Queen Elizabeth II this year celebrates her Platinum Jubilee, commemorating 70 years as monarch. UCL recently hosted an event to discuss why we have jubilees, what they say about monarchies, what the process of starting the next reign will look like, the future of the monarchy at home and abroad, and what lessons can be learned from other European monarchies. A summary of the discussion is below.
On Thursday 17 March 2022, UCL hosted a webinar entitled The Platinum Jubilee and the Future of the Monarchy, chaired by Professor Robert Hazell, founder of the Constitution Unit. Robert was joined by four panellists: Dr Bob Morris, an Honorary Senior Research Associate at the Unit, Dr Craig Prescott, Lecturer in Law at Bangor University, Dr Carolyn Harris, a royal historian at the University of Toronto, and Professor Helle Krunke, Head of the Centre for European and Comparative Legal Studies at the University of Copenhagen. The webinar looked to the future in two respects; starting with the Accession of the new King after the Queen dies, and then looking further ahead to address the practicalities of the Prince of Wales’ vision for a smaller Royal Family, the impact of the accession on the Commonwealth Realms, and the continuation of the monarchy itself. This post is a summary of some of the key points made during the session.
Demise of the Crown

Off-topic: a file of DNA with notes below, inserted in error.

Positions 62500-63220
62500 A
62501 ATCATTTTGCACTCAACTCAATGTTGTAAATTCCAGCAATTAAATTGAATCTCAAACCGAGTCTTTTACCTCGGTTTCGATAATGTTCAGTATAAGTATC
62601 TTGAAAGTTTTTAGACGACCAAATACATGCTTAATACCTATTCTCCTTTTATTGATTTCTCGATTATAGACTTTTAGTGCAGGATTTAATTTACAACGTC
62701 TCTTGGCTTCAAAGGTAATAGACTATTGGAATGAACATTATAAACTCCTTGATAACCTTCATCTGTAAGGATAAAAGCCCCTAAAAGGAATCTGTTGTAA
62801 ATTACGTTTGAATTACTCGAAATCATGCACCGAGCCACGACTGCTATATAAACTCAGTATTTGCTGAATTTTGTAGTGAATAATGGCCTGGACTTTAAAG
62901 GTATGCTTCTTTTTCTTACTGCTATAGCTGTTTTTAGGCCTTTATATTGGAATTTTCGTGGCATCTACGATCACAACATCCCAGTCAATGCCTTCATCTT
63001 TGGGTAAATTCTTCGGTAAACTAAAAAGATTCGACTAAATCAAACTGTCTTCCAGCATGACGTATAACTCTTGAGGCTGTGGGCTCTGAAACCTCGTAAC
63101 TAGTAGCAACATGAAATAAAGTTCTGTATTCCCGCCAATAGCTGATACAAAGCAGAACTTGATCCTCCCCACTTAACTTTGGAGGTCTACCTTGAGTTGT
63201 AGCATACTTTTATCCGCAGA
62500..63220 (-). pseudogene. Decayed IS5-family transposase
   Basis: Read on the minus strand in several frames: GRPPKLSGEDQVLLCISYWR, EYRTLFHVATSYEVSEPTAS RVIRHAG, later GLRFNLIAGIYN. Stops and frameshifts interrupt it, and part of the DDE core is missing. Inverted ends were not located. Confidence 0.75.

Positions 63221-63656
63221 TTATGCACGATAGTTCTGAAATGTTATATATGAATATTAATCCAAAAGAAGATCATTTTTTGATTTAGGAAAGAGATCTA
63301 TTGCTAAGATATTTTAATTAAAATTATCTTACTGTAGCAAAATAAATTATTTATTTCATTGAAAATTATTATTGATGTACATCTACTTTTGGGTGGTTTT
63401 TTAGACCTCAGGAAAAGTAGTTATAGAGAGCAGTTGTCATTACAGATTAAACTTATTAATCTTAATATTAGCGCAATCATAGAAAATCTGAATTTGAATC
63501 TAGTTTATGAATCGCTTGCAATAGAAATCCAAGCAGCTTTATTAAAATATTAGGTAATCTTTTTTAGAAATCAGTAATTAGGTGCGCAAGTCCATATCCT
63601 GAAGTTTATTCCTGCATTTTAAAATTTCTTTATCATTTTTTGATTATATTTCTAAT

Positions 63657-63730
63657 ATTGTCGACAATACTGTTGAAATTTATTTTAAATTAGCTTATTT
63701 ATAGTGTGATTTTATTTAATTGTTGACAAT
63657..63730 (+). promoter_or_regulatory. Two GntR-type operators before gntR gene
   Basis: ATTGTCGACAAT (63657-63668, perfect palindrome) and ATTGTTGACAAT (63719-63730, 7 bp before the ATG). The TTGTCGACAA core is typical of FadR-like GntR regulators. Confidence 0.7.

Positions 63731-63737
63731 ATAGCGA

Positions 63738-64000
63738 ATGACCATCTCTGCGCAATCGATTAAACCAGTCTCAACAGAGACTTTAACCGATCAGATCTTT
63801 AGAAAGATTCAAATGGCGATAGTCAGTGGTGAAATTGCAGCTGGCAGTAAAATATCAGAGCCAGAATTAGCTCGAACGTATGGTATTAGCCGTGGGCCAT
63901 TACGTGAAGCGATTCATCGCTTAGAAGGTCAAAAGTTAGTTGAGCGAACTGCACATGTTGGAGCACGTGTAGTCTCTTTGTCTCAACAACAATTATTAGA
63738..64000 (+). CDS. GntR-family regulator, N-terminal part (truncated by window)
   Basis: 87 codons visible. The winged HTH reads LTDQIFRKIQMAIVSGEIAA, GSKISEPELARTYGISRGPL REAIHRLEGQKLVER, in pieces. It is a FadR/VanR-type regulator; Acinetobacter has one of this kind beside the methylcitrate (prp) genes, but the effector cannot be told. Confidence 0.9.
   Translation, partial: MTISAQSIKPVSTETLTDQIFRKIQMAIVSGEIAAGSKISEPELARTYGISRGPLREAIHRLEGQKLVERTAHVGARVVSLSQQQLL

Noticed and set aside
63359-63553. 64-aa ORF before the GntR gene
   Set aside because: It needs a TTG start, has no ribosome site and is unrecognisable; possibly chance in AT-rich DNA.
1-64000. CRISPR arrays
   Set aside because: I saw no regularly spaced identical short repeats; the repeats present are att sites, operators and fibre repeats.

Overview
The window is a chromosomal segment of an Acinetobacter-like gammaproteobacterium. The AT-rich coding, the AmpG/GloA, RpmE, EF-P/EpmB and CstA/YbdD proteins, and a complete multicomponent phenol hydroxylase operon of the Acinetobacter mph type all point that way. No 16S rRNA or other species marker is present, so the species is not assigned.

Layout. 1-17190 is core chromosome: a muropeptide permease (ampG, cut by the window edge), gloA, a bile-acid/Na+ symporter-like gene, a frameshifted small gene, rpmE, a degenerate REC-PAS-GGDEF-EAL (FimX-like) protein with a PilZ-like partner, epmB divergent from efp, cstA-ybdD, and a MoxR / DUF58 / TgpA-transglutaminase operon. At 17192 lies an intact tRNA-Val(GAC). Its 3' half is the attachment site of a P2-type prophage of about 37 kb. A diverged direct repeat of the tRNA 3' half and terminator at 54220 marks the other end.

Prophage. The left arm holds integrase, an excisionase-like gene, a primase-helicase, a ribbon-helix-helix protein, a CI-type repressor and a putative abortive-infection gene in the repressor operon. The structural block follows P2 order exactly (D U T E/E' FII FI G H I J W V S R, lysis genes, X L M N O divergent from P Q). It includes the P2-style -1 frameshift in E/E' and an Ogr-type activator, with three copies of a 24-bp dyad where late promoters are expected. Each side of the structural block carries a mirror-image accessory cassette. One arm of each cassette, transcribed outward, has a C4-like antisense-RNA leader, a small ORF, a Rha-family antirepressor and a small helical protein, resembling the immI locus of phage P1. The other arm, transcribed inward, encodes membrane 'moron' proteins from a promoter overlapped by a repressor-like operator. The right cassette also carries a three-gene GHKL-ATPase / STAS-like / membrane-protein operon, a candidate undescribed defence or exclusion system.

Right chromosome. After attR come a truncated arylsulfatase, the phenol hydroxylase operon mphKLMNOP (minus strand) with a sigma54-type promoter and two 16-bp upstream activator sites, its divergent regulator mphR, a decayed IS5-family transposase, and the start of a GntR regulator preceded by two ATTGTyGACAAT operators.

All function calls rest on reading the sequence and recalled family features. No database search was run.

On Demise – the legal term for the transfer of the Crown upon the death of the monarch – the Accession Council – a ceremonial body formed following the death of one monarch to proclaim the new one – recognises the seamless transfer of executive power from one monarch to the next; and the coronation celebrates and legitimises the accession of the new monarch. Bob Morris suggested the process is likely to be much the same as it was when the Queen acceded in 1952: the Privy Counsellors will meet at an Accession Council along with the High Commissioners of the Commonwealth Realms, the Lord Mayor of London, and the Court of Aldermen, to make a proclamation declaring Prince Charles, the Prince of Wales, to be King and to receive his oath. The new King will address the nation on the day after Demise, and visit Cardiff, Edinburgh, and Belfast in the days following to present a united vision for his Kingdom. The funeral for the Queen will be held at Westminster Abbey (the first since 1760), before an interment in St Georges’ Chapel, Windsor. Questions remain as to whether any part of the Accession Council will be televised, whether the oath will change, and how over 700 Privy Counsellors will be enabled to attend and sign the Proclamation.Continue reading